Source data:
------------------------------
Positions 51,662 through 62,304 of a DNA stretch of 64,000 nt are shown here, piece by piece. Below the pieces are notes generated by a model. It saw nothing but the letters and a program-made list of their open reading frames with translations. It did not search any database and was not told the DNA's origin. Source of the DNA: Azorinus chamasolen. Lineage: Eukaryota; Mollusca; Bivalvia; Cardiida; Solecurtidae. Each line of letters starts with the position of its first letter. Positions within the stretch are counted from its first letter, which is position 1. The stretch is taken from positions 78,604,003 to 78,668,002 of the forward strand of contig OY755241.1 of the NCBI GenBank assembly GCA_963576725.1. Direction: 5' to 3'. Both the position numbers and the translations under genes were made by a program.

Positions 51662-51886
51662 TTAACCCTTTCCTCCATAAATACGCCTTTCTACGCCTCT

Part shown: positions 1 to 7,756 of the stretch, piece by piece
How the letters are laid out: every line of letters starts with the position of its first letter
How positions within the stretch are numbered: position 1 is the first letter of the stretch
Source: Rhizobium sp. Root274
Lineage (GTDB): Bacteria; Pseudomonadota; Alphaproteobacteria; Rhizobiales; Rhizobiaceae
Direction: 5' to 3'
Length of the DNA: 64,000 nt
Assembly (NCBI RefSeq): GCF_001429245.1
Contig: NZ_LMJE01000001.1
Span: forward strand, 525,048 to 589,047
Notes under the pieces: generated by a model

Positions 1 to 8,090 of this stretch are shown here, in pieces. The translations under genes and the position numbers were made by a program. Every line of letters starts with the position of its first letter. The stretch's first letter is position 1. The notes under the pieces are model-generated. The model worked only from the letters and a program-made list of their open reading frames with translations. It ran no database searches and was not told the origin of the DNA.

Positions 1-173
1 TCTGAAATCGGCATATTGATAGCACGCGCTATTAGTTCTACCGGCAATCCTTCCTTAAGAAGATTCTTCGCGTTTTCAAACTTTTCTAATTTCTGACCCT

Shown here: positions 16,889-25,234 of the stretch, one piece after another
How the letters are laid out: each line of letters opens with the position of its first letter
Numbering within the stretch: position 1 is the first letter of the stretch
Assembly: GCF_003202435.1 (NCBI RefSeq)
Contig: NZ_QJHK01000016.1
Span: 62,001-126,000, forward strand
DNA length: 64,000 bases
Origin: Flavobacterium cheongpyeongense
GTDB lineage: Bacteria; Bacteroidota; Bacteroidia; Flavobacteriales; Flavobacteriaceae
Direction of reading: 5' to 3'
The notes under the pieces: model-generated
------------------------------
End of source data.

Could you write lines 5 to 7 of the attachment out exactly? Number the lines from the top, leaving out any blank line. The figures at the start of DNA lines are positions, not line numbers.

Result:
How the letters are laid out: every line of letters starts with the position of its first letter
How positions within the stretch are numbered: position 1 is the first letter of the stretch
Source: Rhizobium sp. Root274